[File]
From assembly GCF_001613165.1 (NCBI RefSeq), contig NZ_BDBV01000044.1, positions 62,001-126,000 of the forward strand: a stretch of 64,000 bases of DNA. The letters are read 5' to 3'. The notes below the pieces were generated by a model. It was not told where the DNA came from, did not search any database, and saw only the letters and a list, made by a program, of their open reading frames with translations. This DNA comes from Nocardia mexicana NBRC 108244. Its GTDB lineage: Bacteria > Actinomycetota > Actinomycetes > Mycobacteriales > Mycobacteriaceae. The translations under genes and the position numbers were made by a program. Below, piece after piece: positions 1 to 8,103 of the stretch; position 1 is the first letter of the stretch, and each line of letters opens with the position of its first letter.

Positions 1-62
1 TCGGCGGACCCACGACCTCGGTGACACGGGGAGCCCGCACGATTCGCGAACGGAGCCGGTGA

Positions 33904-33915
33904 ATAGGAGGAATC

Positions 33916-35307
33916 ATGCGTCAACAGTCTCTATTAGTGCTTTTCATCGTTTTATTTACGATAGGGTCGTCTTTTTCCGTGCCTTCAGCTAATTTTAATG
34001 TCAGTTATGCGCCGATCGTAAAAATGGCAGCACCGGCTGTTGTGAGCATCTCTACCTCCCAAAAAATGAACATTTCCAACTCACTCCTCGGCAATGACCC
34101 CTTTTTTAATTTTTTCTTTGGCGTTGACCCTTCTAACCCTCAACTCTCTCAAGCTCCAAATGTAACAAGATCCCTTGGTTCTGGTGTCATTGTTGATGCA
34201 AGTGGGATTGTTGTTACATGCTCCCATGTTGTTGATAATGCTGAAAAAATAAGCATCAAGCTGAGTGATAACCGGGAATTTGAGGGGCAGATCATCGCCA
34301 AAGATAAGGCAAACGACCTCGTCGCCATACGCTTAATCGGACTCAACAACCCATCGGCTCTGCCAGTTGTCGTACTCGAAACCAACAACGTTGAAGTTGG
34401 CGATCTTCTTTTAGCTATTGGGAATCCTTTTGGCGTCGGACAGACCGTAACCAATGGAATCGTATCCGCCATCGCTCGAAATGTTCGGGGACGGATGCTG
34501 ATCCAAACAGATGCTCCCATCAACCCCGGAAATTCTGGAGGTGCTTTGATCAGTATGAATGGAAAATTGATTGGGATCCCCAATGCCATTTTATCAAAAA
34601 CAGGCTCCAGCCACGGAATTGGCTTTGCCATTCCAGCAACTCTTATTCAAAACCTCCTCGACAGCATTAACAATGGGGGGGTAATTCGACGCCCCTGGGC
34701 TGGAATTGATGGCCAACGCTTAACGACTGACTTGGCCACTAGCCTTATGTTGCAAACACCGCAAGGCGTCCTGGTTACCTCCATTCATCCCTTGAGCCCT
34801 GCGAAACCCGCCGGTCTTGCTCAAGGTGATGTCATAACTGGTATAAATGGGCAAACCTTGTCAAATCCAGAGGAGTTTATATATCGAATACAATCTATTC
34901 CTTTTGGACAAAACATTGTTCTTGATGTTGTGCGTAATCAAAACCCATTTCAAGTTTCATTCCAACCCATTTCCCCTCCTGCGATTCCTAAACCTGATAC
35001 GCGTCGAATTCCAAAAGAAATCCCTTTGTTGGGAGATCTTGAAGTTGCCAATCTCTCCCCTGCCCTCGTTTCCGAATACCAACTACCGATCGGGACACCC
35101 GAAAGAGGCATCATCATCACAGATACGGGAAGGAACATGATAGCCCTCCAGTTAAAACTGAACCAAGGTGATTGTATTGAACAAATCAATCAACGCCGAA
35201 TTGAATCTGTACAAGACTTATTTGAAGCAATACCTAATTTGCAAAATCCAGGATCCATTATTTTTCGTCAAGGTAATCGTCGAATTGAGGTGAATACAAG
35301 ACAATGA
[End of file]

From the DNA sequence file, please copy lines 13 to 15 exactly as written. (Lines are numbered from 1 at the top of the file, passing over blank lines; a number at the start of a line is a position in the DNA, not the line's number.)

34501 ATCCAAACAGATGCTCCCATCAACCCCGGAAATTCTGGAGGTGCTTTGATCAGTATGAATGGAAAATTGATTGGGATCCCCAATGCCATTTTATCAAAAA
34601 CAGGCTCCAGCCACGGAATTGGCTTTGCCATTCCAGCAACTCTTATTCAAAACCTCCTCGACAGCATTAACAATGGGGGGGTAATTCGACGCCCCTGGGC
34701 TGGAATTGATGGCCAACGCTTAACGACTGACTTGGCCACTAGCCTTATGTTGCAAACACCGCAAGGCGTCCTGGTTACCTCCATTCATCCCTTGAGCCCT